Diagnosis is made through physical examination and sometimes fluid sample from the boil.

Treatment may involve incision and drainage of the infection, followed by creams to apply to the site of the boil and/or a course of antibiotic medicine.

Rarity: Uncommon

Top Symptoms: pink or red facial bump, small facial lump, painful facial bump, marble sized facial lump, constant skin changes

Symptoms that always occur with boil (furuncle): pink or red facial bump

Symptoms that never occur with boil (furuncle): fever

Urgency: Self-treatment

Mosquito bite

Mosquito bites are bites from flying insects that feed on the blood of animals, including humans. Mosquito bites are more common during the summer or in warmer climates, at dawn or dusk, and near bodies of water.

In most cases, mosquito bites will cause a local skin reaction that gets better on ...

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Non-specific insect bite

Insect bites are very common. The saliva given off during the bit can sometimes cause dangerous allergic reactions that affect your ability to breathe. However, the vast majority of insect bites have no adverse effects besides the inflammation where the bite occurred.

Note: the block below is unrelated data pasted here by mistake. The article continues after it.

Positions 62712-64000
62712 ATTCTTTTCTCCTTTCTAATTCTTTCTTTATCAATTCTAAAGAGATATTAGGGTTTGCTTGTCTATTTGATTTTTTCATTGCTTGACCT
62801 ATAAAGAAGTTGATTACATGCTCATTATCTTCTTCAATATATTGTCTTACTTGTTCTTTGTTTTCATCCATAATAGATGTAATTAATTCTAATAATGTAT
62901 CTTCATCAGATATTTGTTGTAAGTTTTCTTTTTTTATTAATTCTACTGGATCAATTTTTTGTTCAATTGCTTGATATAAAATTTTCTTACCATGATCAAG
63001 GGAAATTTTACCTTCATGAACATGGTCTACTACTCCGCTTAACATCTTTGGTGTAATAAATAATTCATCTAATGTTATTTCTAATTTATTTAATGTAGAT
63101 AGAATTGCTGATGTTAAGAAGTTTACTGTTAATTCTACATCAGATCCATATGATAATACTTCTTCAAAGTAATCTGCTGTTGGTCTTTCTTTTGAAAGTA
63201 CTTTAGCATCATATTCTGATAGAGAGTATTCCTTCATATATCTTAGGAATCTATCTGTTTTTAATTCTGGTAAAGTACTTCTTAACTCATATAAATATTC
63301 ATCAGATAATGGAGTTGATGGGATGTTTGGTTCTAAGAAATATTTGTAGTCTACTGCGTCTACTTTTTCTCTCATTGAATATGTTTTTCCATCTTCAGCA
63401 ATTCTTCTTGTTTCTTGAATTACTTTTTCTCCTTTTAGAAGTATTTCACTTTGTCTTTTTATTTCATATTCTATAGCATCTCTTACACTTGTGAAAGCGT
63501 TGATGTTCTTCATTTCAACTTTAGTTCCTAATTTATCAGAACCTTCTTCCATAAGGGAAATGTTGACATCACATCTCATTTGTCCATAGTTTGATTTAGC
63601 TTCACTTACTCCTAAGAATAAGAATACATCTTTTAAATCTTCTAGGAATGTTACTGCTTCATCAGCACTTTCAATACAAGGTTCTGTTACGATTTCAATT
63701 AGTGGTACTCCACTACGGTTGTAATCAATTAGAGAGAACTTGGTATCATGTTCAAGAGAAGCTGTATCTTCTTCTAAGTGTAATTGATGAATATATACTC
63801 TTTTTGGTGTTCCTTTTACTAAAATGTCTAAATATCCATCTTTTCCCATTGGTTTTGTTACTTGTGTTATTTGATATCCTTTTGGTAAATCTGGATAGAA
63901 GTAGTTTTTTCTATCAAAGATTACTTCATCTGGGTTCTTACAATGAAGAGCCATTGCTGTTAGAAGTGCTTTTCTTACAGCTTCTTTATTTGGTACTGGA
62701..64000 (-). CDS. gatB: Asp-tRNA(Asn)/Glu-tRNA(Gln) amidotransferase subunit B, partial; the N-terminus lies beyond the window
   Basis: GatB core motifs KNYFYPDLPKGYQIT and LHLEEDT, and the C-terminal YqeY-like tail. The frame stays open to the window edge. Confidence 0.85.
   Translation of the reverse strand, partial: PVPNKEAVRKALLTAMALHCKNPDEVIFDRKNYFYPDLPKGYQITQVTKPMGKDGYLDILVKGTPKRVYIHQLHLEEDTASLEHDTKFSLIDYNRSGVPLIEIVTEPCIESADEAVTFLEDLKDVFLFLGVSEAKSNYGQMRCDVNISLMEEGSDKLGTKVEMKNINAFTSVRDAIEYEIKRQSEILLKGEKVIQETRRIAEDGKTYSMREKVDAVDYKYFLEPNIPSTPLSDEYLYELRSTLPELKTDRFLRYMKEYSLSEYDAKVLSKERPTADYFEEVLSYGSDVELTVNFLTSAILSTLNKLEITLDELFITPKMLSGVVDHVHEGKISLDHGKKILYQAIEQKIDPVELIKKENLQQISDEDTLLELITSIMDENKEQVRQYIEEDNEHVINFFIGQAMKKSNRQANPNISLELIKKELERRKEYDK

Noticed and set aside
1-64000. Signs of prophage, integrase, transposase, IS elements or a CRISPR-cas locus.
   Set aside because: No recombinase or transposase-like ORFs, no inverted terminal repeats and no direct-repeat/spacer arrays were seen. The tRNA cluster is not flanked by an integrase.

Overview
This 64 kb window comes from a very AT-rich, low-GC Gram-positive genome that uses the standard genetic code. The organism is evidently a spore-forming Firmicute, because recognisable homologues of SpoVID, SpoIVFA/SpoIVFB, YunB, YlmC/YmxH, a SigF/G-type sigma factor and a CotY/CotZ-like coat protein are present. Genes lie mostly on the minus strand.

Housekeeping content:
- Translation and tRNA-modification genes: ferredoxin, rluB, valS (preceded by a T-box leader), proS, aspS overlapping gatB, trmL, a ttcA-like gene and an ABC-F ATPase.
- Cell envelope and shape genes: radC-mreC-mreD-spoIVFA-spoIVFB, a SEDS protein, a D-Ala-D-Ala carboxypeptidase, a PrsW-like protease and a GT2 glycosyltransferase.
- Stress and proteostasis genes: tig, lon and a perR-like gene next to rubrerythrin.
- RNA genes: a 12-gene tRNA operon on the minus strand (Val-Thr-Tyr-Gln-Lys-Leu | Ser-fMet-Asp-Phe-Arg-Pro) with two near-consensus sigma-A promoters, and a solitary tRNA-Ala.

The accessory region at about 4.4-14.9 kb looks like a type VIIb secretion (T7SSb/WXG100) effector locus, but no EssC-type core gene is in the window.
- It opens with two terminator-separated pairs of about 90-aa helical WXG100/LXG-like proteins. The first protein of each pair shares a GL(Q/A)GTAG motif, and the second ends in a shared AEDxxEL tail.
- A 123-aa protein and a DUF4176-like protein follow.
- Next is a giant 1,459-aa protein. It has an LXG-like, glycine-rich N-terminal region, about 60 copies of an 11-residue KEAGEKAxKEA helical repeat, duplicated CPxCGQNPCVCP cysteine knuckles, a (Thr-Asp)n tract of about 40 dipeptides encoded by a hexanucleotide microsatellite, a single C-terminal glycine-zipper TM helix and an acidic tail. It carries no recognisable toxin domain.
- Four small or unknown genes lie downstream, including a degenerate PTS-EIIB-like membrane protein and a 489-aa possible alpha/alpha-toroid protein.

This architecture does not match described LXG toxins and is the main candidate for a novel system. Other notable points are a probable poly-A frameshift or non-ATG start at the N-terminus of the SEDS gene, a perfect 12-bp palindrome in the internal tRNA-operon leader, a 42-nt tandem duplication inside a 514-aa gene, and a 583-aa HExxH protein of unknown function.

Rarity: Common

Top Symptoms:

Urgency: Self-treatment

Questions Your Doctor May Ask About Red Skin Bump Larger Than 1/2 Cm In Diameter

To diagnose this condition, your doctor would likely ask the following questions:

  • Any fever today or during the last week?
  • What color is the skin change?
  • Is your rash raised or rough when you run your hand over the area of skin?
  • Have you been feeling more tired than usual, lethargic or fatigued despite sleeping a normal amount?

If you've answered yes to one or more of these questions

Please take a quiz to find out what might be causing your red skin bump larger than 1/2 cm in diameter. These questions are also covered.

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Red Skin Bump Larger Than 1/2 Cm In Diameter Symptom Checker Statistics

People who have experienced red skin bump larger than 1/2 cm in diameter have also experienced:

  • 4% Feeling Itchy Or Tingling All Over
  • 4% Vaginal Itch Or Burning
  • 2% Armpit Pain

People who have experienced red skin bump larger than 1/2 cm in diameter were most often matched with:

  • 66% Skin Abscess
  • 16% Non-Specific Dermatitis (Skin Inflammation)
  • 16% Irritant Contact Dermatitis

People who have experienced red skin bump larger than 1/2 cm in diameter had symptoms persist for:

  • 29% Over a month
  • 27% Less than a week
  • 25% Less than a day

Source: Aggregated and anonymized results from Buoy Assistant (a.k.a. the quiz).

Red Skin Bump Larger Than 1/2 Cm In Diameter Symptom Checker

Take a quiz to find out what might be causing your red skin bump larger than 1/2 cm in diameter